When Christie’s set up its representative office in Mumbai in 1994, it was the first international auction house to enter India. In the 25 years since, the auction house has seen its fair share of highs and lows. It has enabled record prices to be set for many Indian modernists —the top eight in the South Asian Modern and Contemporary Art category were achieved at Christie’s, including an untitled work by modernist V.S. Gaitonde, which sold for a record ₹29.3 crore in 2015 in Mumbai.
A couple of years ago, Christie’s brought its live auctions in India to a close, but its specialists continue to seek out collections and sellers of Indian art through their Mumbai branch. As part of the 25th anniversary, Christie’s is preparing for a sale of South Asian modern and contemporary works in New York on 11 September. Lounge spoke to Sonal Singh, managing director of Christie’s India, on the auction house’s association with the Indian art market and the challenges ahead. Edited excerpts from the interview:
What have been Christie’s defining moments in India?
One of the biggest moments would be the first auction (in 2013). I was head of sale at that time and it was a big challenge and achievement. We could show that we are part of Christie’s and not just a small regional office.
Our first auction was attended by almost a thousand people. But we don’t want to be a one-hit wonder. We are also aiming for continuity. As the market has grown, there are a number of opportunities for us to be engaged with our collectors in India through our own events and through the India Art Fair, Serendipity Arts Festival, Mumbai Gallery Weekend, Luxury Lifestyle Mumbai, and so on.
We have also kept in mind that India is much bigger than Mumbai or Delhi. It has been incredibly rewarding to travel and see collections to understand what people are looking at in smaller cities such as Chennai and Ahmedabad.
It has been a couple of years since Christie’s live auctions closed down in India. Do you see a difference in the Indian art sales that happened here and the ones that happen now in New York?
Maybe. By and large, however, anyone who has been a serious buyer has been abroad. And, unfortunately, what we have found is that in India, whenever we sold things of high value, they all went abroad, even in the case of very high-level bidding by an NRI (non-resident Indian). However, I am happy to say that most of the people transacting with us in India have moved on with us to our New York or Hong Kong or London auctions.
Will the global economic slowdown affect the auction market? How is Christie’s preparing for it?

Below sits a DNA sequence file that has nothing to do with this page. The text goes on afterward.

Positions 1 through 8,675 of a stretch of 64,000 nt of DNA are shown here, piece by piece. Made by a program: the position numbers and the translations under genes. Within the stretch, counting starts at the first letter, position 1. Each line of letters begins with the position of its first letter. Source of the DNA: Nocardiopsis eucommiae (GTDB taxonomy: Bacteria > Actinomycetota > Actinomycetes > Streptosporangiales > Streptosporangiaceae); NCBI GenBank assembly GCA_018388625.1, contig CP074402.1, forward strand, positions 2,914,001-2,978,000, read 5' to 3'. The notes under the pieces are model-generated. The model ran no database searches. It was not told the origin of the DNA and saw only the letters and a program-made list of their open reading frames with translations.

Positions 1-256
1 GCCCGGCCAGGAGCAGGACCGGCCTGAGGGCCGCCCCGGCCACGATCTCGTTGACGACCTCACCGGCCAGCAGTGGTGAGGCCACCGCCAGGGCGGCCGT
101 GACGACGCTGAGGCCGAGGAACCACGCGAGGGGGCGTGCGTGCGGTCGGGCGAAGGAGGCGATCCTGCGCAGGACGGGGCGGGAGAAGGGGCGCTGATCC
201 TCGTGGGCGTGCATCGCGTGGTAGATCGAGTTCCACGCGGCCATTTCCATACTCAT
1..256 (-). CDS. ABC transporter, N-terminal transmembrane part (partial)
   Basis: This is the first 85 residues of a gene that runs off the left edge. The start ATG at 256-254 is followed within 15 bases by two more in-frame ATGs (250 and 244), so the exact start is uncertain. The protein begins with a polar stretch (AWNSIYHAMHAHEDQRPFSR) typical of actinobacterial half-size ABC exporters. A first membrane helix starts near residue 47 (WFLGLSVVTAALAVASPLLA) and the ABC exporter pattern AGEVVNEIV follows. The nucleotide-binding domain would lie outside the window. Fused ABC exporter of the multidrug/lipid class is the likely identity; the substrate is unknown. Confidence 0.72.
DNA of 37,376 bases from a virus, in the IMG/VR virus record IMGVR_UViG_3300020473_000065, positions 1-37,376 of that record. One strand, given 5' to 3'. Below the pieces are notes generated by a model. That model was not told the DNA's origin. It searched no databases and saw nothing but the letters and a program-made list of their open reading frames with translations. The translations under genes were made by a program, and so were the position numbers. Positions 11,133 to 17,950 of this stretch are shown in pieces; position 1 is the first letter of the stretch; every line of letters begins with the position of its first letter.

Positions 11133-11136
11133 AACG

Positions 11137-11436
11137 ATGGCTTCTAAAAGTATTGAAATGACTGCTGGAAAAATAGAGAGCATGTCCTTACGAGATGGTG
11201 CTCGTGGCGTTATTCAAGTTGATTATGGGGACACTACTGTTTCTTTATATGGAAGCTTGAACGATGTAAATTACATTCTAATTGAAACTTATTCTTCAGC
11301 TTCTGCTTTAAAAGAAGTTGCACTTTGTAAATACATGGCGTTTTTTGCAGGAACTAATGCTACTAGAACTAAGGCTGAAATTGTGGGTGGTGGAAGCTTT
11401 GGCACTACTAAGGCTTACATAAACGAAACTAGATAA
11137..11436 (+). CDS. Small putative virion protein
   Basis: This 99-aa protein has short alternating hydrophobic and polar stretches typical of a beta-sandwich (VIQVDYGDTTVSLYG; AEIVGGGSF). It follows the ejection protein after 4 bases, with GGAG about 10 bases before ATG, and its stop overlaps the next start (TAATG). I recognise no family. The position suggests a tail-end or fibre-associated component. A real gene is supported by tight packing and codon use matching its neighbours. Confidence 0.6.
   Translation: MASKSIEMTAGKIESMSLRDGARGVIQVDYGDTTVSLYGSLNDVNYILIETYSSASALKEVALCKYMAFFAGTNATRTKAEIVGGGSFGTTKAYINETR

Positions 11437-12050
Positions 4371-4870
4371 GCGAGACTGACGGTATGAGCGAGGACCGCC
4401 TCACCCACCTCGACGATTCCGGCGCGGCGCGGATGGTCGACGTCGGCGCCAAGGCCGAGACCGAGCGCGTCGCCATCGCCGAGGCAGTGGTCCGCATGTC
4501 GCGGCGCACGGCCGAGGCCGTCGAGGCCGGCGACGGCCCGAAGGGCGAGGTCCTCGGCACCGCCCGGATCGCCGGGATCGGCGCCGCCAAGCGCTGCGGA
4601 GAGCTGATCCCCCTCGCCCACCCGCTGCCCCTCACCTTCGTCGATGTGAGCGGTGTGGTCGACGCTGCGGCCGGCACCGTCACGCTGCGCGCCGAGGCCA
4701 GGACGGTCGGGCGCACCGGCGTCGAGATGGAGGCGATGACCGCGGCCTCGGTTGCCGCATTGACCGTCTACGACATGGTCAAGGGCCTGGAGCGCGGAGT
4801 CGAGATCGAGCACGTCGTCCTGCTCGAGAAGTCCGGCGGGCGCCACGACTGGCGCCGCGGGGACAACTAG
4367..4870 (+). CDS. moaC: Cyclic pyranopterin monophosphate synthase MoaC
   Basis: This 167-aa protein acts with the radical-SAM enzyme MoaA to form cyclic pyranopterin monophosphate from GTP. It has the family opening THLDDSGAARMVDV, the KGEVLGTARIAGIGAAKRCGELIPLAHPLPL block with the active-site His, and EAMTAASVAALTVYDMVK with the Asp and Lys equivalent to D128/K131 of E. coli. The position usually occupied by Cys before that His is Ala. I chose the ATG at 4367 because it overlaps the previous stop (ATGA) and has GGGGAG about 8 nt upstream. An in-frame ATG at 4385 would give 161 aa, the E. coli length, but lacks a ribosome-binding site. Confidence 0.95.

I think it’s a buyers’ market, so it’s a good time to collect. Art, and even wine, has been a good place to store your wealth. It is also something you can view and look at, not like a share that you can never see. But, like any market, you have to go in with full knowledge. You can’t suddenly say you are going to buy art. And we saw that in 2006-08, when lots of people started art funds and bought loads of works at high prices. I am not sure if all those art funds did well.
Christie’s has been around since 1766 and there have been a number of (economic) cycles. What we have seen at Christie’s, if anything, is that—and I hope there is no reason to see a recession again—people don’t buy if they don’t want to spend, but the value of the work stays. If we do see a recession, like we did in 2009, there was a correction in estimates for a few months. And we are back up to the same prices they were selling in 2007 or more. We didn’t have $4 million (around ₹28.4 crore now) paintings back in 2009, so, if anything, we are doing stronger now.
In recent years, a number of smaller auction houses have entered the Indian art market. Older auction houses have expanded their online sales and are also experimenting with niche categories. How does Christie’s view this competition?
Competition is always a good thing and we can’t be the only people in the market. Platforms and organizations come together to create an art community and I am happy to see that there is activity. It means the market is growing and that the art collector base is growing. Instead of thinking that your two collectors will go to another auction house, you have to hope that you will have another 20.
We are the biggest art business globally since 1999 and our turnover last year was $7 billion. I am not here to compare us with the other auction houses.
Modernists such as Gaitonde and Tyeb Mehta have ruled the Indian art market. Do you think there are artists whose works have been undervalued?
We have seen great results for artists such as Hemen Majumdar last year and this year, but for older artists it is also a matter of what is available and there is a limited number of works and a limited number who want to sell. I really think the opportunity lies with contemporary art and collectors should look at it more. While Christie’s doesn’t offer a lot of contemporary art, we have works of senior artists that have come up, such as Atul Dodiya, Arpita Singh or Rameshwar Broota.
Collectors can even look at younger artists, such as Nikhil Chopra. And these are artists whose careers you can follow, so I am surprised that more people aren’t looking at them. The fact that I can go to N.S. Harsha and ask him why he made a certain figure is amazing. Even Sudhir Patwardhan. Their values can be as high as modernists.
Will Christie’s plan a sale in India in the near future?
We are not closed to it but it is not planned at the moment. If it’s a collection that can’t be exported, then we may.